Daily Mail apologizes after George Clooney slams bogus fiance story

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George Clooney on Jimmy Kimmel Live earlier this year (Credit: YouTube, "JimmyKimmelLive," screenshot)

The Daily Mail unpublished an article that George Clooney called “completely fabricated.” It also apologized for the claims in the story and said it would investigate the matter.

The Mail had claimed Clooney’s fiance’s mother, Baria Alamuddin, “opposed their forthcoming marriage on religious grounds,” according to the Guardian.

The article further claimed Alamuddin was Druze and told “half of Beirut” about her problems with the planned wedding. Encyclopedia Britannica identifies Druze as a “relatively small Middle Eastern religious sect” that doesn’t allow religious conversion or “intermarriage.”

The article now goes to an error page.

Clooney had responded to the article in a lengthy July 9 statement published by USA Today. He pointed out errors in the report including that

  • “Baria Alamuddin is not Druze”
  • “She has not been to Beirut since Amal and I have been dating”
  • “She is in no way against the marriage”

He explained that he was commenting about the article because it was so reckless and noted that he doesn’t normally challenge tabloid fabrications.

“I want to speak to the irresponsibility of Monday’s Daily Mail report. I seldom respond to tabloids, unless it involves someone else and their safety or well being. The Daily Mail has printed a completely fabricated story about my fiancée’s mother opposing our marriage for religious reasons. It says Amal’s mother has been telling “half of Beirut” that she’s against the wedding. It says they joke about traditions in the Druze religion that end up with the death of the bride.

“Let me repeat that: the death of the bride.”

Clooney further explained a major concern of his with the story is that “this lie involves larger issues.”

“The irresponsibility, in this day and age, to exploit religious differences where none exist, is at the very least negligent and more appropriately dangerous,” he wrote. “We have family members all over the world, and the idea that someone would inflame any part of that world for the sole reason of selling papers should be criminal.”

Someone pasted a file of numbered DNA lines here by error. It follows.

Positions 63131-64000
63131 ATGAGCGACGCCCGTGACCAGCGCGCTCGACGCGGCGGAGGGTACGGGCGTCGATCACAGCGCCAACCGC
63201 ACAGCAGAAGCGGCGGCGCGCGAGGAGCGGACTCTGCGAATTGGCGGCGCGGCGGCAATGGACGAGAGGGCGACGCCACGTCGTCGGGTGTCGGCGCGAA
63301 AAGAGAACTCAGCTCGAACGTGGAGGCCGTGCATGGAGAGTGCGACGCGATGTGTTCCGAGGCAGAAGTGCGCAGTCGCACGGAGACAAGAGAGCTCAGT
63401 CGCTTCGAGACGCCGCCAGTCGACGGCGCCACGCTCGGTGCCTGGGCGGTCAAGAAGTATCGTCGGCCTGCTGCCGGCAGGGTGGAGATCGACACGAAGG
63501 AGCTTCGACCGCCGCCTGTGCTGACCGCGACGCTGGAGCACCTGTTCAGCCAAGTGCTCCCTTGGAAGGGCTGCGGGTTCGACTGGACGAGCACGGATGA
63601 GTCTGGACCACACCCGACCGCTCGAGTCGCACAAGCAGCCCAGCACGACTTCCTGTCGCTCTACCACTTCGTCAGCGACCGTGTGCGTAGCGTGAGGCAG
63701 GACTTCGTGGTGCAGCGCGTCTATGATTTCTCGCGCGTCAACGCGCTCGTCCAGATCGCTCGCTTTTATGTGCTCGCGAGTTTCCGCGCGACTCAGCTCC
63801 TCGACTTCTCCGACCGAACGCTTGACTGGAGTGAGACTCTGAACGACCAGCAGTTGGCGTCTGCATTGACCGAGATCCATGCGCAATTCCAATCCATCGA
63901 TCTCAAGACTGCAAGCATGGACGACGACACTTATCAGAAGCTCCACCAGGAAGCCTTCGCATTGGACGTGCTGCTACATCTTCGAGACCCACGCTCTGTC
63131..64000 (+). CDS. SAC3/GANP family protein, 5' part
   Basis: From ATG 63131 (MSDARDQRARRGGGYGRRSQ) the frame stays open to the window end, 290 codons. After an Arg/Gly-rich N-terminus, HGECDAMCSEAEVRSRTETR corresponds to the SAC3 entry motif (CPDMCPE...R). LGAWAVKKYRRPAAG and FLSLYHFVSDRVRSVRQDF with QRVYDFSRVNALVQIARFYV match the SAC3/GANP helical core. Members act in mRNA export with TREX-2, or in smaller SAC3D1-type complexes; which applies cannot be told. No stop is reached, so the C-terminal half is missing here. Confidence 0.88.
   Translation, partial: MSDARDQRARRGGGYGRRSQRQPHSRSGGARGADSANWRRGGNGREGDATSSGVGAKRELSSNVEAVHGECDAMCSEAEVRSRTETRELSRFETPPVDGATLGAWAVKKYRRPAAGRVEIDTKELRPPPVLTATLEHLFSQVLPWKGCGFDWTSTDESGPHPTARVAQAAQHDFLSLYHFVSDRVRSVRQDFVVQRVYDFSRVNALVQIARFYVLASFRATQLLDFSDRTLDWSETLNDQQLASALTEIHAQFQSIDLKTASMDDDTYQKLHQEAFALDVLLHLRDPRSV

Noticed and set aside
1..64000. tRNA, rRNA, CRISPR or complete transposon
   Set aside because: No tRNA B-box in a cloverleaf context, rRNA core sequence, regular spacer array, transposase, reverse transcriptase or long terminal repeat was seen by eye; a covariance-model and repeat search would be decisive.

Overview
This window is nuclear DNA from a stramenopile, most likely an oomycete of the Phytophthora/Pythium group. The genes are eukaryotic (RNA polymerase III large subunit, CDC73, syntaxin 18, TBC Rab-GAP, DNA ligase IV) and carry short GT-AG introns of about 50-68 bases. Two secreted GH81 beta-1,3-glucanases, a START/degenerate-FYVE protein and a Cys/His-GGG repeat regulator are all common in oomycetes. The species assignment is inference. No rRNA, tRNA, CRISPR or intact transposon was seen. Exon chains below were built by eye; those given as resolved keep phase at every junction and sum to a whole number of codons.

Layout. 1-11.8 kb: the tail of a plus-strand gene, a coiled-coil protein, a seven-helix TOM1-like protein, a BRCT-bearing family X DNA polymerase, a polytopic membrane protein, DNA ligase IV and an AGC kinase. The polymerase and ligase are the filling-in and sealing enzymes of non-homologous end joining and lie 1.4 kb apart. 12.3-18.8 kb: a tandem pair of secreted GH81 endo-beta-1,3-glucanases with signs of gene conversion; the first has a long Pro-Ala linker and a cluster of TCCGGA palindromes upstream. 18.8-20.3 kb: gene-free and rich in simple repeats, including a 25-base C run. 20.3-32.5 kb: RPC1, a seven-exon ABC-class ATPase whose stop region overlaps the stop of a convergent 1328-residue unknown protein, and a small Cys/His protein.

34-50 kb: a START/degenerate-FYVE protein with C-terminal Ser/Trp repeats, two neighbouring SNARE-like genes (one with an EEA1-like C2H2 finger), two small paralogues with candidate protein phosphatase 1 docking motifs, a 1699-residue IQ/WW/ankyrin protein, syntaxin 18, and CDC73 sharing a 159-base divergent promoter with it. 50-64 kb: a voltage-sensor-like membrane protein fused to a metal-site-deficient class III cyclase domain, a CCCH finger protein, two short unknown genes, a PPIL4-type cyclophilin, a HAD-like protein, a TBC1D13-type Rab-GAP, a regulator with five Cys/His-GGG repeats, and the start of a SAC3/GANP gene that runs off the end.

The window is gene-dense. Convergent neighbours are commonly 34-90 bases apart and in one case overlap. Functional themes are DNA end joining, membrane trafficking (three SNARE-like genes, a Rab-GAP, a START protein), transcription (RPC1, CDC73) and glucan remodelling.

He slammed the Mail for publishing repeated fabrications and commented “they cross far beyond just laughable tabloid and into the arena of inciting violence.” He also noted that the Mail’s false claims were picked up by other news outlets. For example, the New York Daily News published a July 7 story titled  “Amal Alamuddin’s mom doesn’t approve of daughter marrying George Clooney: report.” That article now carries an editor’s note admitting:

“EDITOR’S NOTE: George Clooney has since refuted the Daily Mail’s report of any rift in his family ahead of the wedding. Click here for more details.”

The Mail quickly apologized after Clooney’s rebuttal. The Guardian published the following apology from the Mail, in which the Mail denied the story was made up but acquiesced to Clooney’s complaints.

“The Mail Online story was not a fabrication but supplied in good faith by a reputable and trusted freelance journalist.

“She based her story on conversations with a long-standing contact who has strong connections with senior members of the Lebanese community in the UK and the Druze in Beirut.

“We only became aware of Mr Clooney’s concerns this morning and have launched a full investigation.

“However, we accept Mr Clooney’s assurance that the story is inaccurate and we apologise to him, Miss Amal Alamuddin and her mother, Baria, for any distress caused.

“We have removed the article from our website and will be contacting Mr Clooney’s representatives to discuss giving him the opportunity to set the record straight.”

The  apology did not appear to be published on the Mail‘s website, although the Mail did publish an article by the Associated Press and an article by the Press Association about its apology.

iMediaEthics has written to the Daily Mail for more information about its investigation.

UPDATE: 79/2014 11:51 AM EST: Added information

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Daily Mail apologizes after George Clooney slams bogus fiance story

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